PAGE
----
This poem is unique because it’s from the perspective of a fictitious person named John who has Alzheimer’s. It is my hope and prayer that a cure is found in the near future for this disease.
“Where did this checkered green gown come from?”
“Why am I here? What is this place? Please help me, anyone?”
“Hello.” A strange man with a white coat replied
He spoke so quickly but I liked his purple bow tie.
Then I heard: “Can I get your name and date of birth?”
“Of course,” I said. “It’s um. um. John for all it’s worth.”
“That is correct. Now tell me, when were you born?”
Honestly, what is he saying? Can he see I am tired and worn?
“I see you have food in your mouth so I won’t be long.”
“I will show you three pictures. Tell me, which one is wrong?”
Each photograph was blurry and hard to apply
Who is this man really? Is he a spy?
After a few minutes, I just said: “No. No. No. No!”
The doctor looked at the patient’s spouse, “Should I go?”
The saddened woman contemplated at first but then nodded her head.
“John,” she whispered to me in her lovely red dress: “Why don’t you go back to bed?
I calmed down and replied to her sweet face, “I wish other people only knew
I am the luckiest person alive because I have you.”
She smiled, winked her eye at me, and spoke this angelic remark: “I am too!”
This poem was difficult for me to write. It breaks my heart to see many people who have family members struggling with this illness. Oftentimes, we focus on how we perceive the person to be, but this time, I wanted to take the perspective of the one who has it.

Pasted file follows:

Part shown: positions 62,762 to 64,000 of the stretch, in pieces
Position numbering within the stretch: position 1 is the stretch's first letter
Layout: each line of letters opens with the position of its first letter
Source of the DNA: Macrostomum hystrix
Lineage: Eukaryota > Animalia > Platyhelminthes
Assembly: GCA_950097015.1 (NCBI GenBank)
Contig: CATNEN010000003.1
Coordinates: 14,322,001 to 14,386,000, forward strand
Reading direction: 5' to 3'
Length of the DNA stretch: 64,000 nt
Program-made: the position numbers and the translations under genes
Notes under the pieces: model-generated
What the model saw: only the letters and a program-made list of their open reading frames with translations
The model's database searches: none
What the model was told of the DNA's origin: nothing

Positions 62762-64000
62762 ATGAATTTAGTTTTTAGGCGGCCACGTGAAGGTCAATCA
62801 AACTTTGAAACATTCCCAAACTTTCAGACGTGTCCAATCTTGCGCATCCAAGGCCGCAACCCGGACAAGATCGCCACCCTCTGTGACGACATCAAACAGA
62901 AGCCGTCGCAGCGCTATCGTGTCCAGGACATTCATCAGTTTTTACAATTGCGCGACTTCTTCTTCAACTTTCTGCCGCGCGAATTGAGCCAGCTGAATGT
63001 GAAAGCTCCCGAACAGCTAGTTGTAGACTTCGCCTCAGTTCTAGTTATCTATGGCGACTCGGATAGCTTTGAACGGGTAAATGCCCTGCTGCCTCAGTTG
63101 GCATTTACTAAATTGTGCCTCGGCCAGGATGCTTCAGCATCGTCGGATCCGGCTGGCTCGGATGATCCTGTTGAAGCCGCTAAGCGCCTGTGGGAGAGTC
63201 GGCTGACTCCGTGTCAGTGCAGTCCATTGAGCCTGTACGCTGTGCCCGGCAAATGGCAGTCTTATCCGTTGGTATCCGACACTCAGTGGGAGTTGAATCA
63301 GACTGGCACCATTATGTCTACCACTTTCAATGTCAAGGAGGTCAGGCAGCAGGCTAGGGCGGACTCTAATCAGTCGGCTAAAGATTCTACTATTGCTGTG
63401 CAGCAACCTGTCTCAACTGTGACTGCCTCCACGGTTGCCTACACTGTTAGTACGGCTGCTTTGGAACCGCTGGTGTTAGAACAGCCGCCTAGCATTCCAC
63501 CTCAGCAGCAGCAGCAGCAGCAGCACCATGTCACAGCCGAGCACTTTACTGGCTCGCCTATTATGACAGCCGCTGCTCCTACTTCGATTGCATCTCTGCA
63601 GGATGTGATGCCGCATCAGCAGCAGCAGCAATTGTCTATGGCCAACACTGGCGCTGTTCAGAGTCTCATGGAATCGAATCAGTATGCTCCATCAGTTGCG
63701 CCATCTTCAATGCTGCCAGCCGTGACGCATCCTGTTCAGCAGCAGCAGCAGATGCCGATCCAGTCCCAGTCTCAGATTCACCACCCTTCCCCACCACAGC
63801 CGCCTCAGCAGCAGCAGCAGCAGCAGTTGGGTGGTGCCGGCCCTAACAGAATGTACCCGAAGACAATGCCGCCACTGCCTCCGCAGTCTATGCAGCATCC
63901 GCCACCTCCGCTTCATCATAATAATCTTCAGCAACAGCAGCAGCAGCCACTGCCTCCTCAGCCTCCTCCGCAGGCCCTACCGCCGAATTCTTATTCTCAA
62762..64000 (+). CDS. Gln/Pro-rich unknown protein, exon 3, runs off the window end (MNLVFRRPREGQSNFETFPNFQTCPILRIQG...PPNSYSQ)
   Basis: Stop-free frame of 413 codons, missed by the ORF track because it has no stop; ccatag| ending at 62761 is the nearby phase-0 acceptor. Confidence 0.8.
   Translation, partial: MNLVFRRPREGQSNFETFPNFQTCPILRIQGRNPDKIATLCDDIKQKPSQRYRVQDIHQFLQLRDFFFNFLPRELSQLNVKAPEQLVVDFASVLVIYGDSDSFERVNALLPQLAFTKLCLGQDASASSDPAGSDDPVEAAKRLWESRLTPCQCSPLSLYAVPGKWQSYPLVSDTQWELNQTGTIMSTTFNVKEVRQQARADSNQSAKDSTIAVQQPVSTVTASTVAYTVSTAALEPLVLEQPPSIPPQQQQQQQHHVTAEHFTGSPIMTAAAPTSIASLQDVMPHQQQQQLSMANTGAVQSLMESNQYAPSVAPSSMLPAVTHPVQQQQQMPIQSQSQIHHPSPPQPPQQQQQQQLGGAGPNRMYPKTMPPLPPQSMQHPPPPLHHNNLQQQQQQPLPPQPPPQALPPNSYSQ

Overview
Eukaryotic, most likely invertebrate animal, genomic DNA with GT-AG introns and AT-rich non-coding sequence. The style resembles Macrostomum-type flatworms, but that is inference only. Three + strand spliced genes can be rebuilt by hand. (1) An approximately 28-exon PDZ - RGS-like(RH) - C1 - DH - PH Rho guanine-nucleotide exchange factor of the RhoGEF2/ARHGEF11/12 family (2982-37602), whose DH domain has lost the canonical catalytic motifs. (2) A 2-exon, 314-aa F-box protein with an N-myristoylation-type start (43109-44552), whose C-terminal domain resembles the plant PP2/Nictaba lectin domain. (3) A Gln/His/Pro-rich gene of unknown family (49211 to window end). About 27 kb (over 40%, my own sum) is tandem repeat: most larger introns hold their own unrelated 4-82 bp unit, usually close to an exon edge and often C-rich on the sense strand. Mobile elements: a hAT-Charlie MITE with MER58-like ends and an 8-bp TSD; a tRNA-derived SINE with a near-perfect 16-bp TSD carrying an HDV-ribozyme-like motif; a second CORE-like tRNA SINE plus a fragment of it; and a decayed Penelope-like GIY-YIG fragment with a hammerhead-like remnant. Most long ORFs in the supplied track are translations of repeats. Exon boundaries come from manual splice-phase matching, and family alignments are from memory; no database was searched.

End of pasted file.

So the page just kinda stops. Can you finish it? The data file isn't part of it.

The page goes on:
I may not know exactly what an Alzheimer’s person is thinking or feeling, but I do know some of the symptoms include confusion, loss of memory, and the inability to know orientation such as time and place.
In this scene, a fictitious man named John is confused as to where he is at. The checkered green gown is, of course, the garments they use for patients at a hospital. The man does not know where he is or how he got there. Recall from the poem, however, he is able to know his name. He may not recognize why the doctor is in or who he is, but he is able to recognize familiar faces like his wife.
His wife, as you can see, wants the best for him. He wants the doctor to get more information about his condition by running tests. However, she knows that when he gets confused, one of the signs is frustration and anger. It can also lead to episodes of paranoia, such as believing the doctor is a spy. The wife doesn’t want to upset her husband anymore and decides to agree with the doctor to leave him alone.
At the end of the story, I wanted to make it clear that the person suffering from Alzheimer’s still can feel happy inside. For instance, he says to his wife that he is the luckiest person alive because he has her. He knows her. He loves her dearly. Despite his condition, this is what John focuses on the most.
His wife, while feeling some sadness, makes a powerful statement at the end. When her husband says, “I am the luckiest man alive,” she said to him, “I am too!” This woman may be experiencing pain from seeing her loved one struggle with Alzheimer’s, but she never expresses pity for her situation. In fact, she is thankful. She gets to take care of her husband, through both the good times and the hard times. This is what marriage is all about. Commitment. Sacrifice. True love.